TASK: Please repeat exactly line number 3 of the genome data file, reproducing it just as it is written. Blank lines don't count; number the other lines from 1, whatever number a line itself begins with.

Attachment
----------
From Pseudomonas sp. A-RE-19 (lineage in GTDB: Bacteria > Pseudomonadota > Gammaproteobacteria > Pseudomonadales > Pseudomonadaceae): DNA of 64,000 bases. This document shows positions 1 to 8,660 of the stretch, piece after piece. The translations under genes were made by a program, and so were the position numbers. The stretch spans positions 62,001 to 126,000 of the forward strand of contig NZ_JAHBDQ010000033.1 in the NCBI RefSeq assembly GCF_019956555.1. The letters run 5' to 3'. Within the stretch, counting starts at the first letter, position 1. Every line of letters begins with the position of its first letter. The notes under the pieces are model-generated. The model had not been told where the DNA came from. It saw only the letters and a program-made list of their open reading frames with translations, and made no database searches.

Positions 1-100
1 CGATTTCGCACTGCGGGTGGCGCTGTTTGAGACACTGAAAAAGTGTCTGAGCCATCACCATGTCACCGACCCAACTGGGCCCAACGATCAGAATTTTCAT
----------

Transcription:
1 CGATTTCGCACTGCGGGTGGCGCTGTTTGAGACACTGAAAAAGTGTCTGAGCCATCACCATGTCACCGACCCAACTGGGCCCAACGATCAGAATTTTCAT